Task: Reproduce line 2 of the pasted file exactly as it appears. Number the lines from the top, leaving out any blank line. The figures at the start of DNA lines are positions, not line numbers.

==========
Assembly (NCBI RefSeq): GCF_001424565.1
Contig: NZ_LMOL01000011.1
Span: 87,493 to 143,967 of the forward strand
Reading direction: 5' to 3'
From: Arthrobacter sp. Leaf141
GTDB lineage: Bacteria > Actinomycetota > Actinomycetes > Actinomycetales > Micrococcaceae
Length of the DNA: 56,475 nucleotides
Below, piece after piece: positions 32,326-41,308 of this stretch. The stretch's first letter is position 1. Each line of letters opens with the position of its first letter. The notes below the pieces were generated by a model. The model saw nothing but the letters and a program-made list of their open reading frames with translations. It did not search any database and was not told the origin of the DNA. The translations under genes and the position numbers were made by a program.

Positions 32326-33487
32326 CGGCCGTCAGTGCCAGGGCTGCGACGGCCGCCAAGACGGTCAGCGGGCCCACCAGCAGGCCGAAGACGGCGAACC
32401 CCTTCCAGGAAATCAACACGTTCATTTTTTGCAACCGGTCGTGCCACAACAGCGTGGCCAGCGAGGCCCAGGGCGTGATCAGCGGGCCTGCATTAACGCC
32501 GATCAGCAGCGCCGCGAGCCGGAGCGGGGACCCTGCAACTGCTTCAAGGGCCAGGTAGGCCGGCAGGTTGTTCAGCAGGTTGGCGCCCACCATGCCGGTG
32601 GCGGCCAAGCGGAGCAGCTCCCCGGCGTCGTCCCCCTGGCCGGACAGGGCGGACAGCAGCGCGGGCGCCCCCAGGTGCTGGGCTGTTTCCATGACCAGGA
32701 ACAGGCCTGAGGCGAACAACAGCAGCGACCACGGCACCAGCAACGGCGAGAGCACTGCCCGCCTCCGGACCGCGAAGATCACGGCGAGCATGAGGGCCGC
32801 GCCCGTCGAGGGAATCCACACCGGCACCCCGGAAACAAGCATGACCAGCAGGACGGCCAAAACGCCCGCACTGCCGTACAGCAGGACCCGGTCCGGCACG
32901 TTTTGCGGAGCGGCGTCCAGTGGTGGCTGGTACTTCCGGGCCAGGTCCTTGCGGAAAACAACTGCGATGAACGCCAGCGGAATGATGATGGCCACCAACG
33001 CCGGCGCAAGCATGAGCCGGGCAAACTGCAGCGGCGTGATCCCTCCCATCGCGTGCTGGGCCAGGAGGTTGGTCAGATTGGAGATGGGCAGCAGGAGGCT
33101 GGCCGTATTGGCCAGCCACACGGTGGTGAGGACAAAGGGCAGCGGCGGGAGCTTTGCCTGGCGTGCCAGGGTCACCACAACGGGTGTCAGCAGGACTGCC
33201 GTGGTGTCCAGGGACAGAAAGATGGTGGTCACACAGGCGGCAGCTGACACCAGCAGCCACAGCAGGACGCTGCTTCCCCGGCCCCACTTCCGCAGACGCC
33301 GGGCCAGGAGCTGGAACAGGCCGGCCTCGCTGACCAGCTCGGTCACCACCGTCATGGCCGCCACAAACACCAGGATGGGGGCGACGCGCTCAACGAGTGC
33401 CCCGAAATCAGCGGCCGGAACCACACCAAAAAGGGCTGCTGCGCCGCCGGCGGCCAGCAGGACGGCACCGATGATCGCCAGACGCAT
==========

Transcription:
Contig: NZ_LMOL01000011.1